The 2012-13 school year in Ontario was a difficult one.  All stakeholders in education were likely affected in some way with the labour negotiations.  The school year ended somewhat more settled and on some positive notes.  In June, some people started to hear about a new provincial initiative and direction.  Consultations were to begin to help bring Ontario education from “Great to Excellent”.

The plans ahead seemed somewhat hush-hush at first, but confirmation came to some groups by the end of summer that regional consultations would begin soon in the fall of 2013.  More information and details were posted to the Education Ministry’s website, including a way for individuals to give input online.  “Consultation kits” were also posted for stakeholder, community and parent groups to access and use for their own local consultation sessions.  The Ministry also hosted regional in-person consultations with school boards and partners.

I am not certain what the expected process was in each region to engage stakeholders, but I did start to hear about a few ways that individuals, volunteers and groups went about giving and gathering input.

Andrew Campbell, a teacher and parent, planned and led a series of Twitter chats through his online education network.  Held on a few Saturday mornings for an hour, the 7 questions provided in the consultation package were covered and discussed.  Andrew summarized and curated the conversation and documented what he could to his blog.  Whether this input of over 200 participants is accepted or not, the conversation, sharing and learning would certainly serve to help anyone planning to give their individual input online.  There is still time to participate in one more scheduled chat on Oct. 19th.  See his blog for further details or to add comments.

Through my networking with a few parent group leaders around the province regarding this consultation, I was also impressed by the plans that Arlene Morell shared.  She recognized that the online option benefitted many, but the parent group she is involved with wanted to provide further options for their families.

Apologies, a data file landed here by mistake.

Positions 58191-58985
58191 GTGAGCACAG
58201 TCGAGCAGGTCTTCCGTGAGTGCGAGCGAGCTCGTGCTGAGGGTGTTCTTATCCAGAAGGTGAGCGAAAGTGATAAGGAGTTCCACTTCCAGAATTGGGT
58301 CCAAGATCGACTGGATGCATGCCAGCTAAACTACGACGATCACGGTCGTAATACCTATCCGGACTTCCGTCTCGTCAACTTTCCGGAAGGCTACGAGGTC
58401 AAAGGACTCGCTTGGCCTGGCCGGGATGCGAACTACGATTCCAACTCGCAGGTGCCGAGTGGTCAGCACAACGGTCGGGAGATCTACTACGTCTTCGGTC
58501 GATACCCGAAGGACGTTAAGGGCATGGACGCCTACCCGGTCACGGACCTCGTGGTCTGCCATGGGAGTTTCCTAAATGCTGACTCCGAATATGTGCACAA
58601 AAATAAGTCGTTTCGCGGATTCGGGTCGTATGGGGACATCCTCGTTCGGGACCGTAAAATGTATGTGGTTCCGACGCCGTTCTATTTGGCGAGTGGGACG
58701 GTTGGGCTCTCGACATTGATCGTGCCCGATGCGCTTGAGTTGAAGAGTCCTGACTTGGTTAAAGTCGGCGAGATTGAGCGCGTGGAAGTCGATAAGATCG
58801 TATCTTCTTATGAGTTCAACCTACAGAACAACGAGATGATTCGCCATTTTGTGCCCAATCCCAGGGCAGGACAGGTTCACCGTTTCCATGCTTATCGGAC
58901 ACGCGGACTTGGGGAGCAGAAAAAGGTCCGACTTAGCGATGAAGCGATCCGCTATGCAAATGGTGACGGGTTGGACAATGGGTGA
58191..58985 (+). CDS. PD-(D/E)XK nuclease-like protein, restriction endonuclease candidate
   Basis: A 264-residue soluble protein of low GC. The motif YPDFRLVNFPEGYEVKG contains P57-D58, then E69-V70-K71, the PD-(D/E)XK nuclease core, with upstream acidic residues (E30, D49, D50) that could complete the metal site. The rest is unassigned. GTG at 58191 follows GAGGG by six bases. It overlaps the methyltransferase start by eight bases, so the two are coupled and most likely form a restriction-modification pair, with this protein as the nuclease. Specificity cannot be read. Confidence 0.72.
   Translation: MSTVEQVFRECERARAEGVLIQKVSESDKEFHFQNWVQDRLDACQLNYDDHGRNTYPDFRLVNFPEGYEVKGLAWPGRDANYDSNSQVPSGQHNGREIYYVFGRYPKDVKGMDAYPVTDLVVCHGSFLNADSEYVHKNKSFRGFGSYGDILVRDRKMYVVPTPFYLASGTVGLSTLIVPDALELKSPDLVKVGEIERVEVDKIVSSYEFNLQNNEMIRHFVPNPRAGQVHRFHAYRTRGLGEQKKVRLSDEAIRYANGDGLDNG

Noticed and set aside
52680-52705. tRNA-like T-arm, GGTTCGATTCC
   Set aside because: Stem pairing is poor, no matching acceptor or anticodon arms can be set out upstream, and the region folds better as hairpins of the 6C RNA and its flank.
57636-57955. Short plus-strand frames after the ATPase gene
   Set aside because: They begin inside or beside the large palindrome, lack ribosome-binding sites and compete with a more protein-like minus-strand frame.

At out next Council meeting, we will make paper copies available – at our cost, not parent involvement funds… we continue to promote and encourage parents to engage in the consultation, provide their voice and insights, we will extend our services if necessary in collecting and forwarding what has been provided… And hope that parents feel that we have engaged them…

Sometimes it is not about what the views or opinions are (although this is important as well), but how we as leaders have supported a venue and eased opportunities for parents and community.

I also believe that these opportunities to come together and share as groups, and as a cross-section of people, serve to help the awareness and learning, and thus inform the input that an individual or group provides.  I can recognize the difficulty for a large organization to conduct a province-wide consultation, so approaching certain groups and key partners makes sense.  It can be necessary for consultations to be selective in any sector.  But every day I am aware of many individuals involved passionately in education and I do hope that there are appropriate avenues available for their input, if they feel it is worthwhile to do so.  Education is for all of us.

Please feel free to share what ways your group, district or region is leading and participating in this consultation and facilitating broader outreach and input. The deadline is Nov. 15th.